Should your surgical team be allowed to take turns napping during a long surgery? Your life is in their hands as well. Things can take a turn for the worst in an instant. I do not believe while awaken from a nap you are as sharp and alert. Isn't this why pilots have layovers and limits on how long they can fly?

    November 9, 2009 at 9:11 am |
  20. Mary

    I don't think pilots should be allowed nap time while in flight.
    If 16 hours is too long, why don't they work shorter hours, like 12 hours? If on call is the problem, maybe that should be adjusted.
    I am a nurse and worked 12 hours and many times 16 hours that wasn't prescheduled. We were never allowed to nap!
    If you can't handle it, you shouldn't be a pilot. There are too many
    lives in your hands.

    November 9, 2009 at 9:10 am |
  21. Hiawatha

    Pilots can fly up to 8 hours a day, which is considered a normal work day. One would think, 'I work 8 hours none stop, I don't need a nap and neither does a pilot.' Problem is airline flight crews have 15 1/2-16 hour duty days. Of those hours, they are only allowed to fly 8 hours. The rest of that time could be sitting around the airport/airplane on a delay, scheduled sit time etc. Which is exhausting, I should know because I'm a flight attendant. I've had days when we have to be at the airport at 5:30am and not finish flying until well after 5:30pm. I'm all for them taking a nap if it means safety!

    November 9, 2009 at 9:08 am |
  22. Mike S

    One of my concerns would be a catastrophic event occurring at cruise altitude. When seconds count, it would take quite a few seconds for a napping crew member to come up to speed with the situation. It could make the difference between getting out of the event successfully or a complete disaster.

    It does make perfect sense in order to be in top shape for approach and landing though. Tough call for me. Good thing I don't work in the industry. As a passenger though I would approve. Odds of cruise altitude failure are pretty slim.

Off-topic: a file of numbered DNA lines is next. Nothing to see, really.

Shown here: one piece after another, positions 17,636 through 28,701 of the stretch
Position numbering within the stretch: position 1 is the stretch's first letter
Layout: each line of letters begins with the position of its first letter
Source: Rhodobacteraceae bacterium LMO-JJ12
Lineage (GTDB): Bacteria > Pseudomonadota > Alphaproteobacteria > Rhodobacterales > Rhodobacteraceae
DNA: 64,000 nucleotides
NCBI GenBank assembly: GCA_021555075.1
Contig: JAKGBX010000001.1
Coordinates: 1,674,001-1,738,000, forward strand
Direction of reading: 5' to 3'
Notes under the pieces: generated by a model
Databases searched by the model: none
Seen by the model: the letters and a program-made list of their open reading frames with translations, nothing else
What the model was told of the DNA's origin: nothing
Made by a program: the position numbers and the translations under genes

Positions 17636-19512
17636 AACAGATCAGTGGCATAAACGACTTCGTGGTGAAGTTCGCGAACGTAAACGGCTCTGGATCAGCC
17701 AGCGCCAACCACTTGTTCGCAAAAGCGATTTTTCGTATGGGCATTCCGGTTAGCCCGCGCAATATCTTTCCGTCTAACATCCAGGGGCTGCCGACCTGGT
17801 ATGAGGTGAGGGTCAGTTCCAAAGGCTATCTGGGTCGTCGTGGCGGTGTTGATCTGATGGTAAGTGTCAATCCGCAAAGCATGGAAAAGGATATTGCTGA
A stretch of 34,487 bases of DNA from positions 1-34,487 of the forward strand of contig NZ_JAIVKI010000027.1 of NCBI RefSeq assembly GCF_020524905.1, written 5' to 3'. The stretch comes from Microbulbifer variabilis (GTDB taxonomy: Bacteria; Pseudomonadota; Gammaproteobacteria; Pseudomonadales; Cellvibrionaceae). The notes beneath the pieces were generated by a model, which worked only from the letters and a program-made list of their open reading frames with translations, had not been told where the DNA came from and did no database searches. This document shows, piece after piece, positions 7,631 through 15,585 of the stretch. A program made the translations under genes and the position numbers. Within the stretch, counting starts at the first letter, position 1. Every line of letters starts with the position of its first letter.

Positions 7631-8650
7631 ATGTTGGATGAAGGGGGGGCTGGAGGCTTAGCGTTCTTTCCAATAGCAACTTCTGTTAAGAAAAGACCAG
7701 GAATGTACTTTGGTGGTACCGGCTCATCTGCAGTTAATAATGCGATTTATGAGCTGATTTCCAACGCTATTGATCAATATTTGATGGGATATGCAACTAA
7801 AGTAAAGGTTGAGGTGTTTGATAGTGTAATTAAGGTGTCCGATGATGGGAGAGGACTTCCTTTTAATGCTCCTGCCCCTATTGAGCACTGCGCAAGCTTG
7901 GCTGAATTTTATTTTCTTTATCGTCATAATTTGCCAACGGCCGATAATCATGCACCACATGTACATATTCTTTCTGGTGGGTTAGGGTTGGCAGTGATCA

Someone mentioned "What would have happened if Sully was napping when in the birds took out his engines???? " Wow I would hope he wouldn't be napping during takeoff. Now that would be something!

    November 9, 2009 at 9:04 am |
  23. Al

    Is it safer to let the planes keep crashing and people keep dieing? Should we just use our heads and fix it with something as a NAP!
    It dosen't take a PHD to add up 2+2.

    November 9, 2009 at 9:02 am |
  24. 4change

    I think it would be better if the pilots were given a gas to help them sleep for two hours before each flight and given a smellin sauce to help them wake after two hour nap to ensure the ability to fly.

    November 9, 2009 at 9:00 am |
  25. Scott Clifton

    Absolutely NOT!

    There's a reason the FAA mandates Co-Pilot required operations. This is a compromise of our safety. As a pilot myself, I prefer the FAA stand by its rules; Its track record regarding this is a good enough justification to not make any changes.

    If any changes need be made, Pilots should start getting the mandated 8 hours of sleep and plan accordingly for their routes. Airlines should also better support the pilots scheduling to prevent these issues from occuring.

    November 9, 2009 at 8:59 am |
  26. Tom Kluge

    Controlled Rest in the flight deck is allowed at my Airline. There is a strict set of rules to follow and procedures are established to guard against both pilots being asleep. This only works on longer flight segments and would not have helped the Continental Flight.

    November 9, 2009 at 8:59 am |
  27. Winse

    Pilots should not be allowed to sleep on the job, due to a real possibility of the other pilot falling asleep. Just like any other job, pilot should use there flight schedule to plan there sleep before they show up for work.

    November 9, 2009 at 8:59 am |
  28. Jim